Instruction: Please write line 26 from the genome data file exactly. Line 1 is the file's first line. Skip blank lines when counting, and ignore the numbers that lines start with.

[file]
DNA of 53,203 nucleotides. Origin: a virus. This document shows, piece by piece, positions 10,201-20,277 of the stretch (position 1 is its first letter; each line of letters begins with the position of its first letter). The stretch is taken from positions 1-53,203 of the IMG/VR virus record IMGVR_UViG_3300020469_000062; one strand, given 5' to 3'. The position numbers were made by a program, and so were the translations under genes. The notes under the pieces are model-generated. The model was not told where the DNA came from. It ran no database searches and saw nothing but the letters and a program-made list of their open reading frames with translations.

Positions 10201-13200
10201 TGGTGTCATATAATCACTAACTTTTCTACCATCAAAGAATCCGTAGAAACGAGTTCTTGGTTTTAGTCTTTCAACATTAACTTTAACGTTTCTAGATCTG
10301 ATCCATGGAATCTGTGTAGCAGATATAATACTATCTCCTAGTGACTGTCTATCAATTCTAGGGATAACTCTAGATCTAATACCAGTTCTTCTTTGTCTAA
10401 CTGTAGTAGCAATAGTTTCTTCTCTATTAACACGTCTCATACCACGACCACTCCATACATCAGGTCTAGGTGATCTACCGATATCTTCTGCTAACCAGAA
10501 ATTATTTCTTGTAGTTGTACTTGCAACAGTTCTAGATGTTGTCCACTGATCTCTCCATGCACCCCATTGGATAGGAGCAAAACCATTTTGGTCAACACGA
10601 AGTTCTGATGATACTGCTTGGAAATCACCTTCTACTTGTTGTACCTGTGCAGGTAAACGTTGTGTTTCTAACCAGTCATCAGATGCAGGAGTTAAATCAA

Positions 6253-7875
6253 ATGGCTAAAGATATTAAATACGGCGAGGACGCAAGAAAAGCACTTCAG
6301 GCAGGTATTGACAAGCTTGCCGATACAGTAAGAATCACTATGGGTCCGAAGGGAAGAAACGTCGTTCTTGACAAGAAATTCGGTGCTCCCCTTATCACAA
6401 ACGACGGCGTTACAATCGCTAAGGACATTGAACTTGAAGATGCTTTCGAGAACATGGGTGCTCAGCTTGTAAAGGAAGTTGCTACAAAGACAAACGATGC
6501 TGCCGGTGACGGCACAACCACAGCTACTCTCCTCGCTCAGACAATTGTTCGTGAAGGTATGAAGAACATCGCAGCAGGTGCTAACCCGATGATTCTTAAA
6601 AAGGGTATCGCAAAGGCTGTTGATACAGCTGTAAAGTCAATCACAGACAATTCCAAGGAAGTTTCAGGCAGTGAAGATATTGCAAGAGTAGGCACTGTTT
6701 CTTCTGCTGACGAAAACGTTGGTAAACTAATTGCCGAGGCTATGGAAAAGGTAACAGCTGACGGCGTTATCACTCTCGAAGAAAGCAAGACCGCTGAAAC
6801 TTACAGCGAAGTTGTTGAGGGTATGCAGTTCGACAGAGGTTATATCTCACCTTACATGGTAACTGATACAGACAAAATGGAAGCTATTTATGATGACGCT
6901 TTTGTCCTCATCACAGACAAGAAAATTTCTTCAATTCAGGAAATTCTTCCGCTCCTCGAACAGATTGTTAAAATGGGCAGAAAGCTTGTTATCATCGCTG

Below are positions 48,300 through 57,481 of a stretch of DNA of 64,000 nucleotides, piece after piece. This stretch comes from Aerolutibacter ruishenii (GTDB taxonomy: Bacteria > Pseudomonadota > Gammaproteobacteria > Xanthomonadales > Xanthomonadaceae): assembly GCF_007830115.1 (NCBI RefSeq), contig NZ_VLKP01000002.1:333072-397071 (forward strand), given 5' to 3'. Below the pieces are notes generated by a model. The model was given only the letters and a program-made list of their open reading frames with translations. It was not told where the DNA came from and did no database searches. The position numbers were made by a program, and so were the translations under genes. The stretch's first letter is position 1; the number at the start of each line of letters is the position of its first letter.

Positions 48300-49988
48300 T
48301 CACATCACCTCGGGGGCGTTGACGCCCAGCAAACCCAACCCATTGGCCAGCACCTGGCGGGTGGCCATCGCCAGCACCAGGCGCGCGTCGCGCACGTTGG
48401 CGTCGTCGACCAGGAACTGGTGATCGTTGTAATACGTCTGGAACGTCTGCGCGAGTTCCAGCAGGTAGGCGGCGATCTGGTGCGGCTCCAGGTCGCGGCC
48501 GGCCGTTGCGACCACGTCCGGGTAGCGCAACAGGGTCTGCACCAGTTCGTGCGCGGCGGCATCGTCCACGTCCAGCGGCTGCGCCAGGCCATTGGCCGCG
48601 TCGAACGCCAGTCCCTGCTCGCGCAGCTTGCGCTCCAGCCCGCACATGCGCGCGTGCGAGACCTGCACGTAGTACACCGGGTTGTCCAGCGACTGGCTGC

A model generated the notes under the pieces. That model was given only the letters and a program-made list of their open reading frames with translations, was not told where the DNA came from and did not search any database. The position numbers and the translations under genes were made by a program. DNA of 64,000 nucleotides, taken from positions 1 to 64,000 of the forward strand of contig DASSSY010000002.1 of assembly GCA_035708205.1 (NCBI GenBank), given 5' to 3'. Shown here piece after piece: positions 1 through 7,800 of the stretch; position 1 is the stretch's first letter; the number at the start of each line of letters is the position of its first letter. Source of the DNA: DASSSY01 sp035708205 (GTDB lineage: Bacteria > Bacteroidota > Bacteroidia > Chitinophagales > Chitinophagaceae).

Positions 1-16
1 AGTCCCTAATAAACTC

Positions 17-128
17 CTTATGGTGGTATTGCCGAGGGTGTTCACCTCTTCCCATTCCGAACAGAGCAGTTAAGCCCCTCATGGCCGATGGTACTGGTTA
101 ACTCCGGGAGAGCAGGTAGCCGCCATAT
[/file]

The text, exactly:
1 AGTCCCTAATAAACTC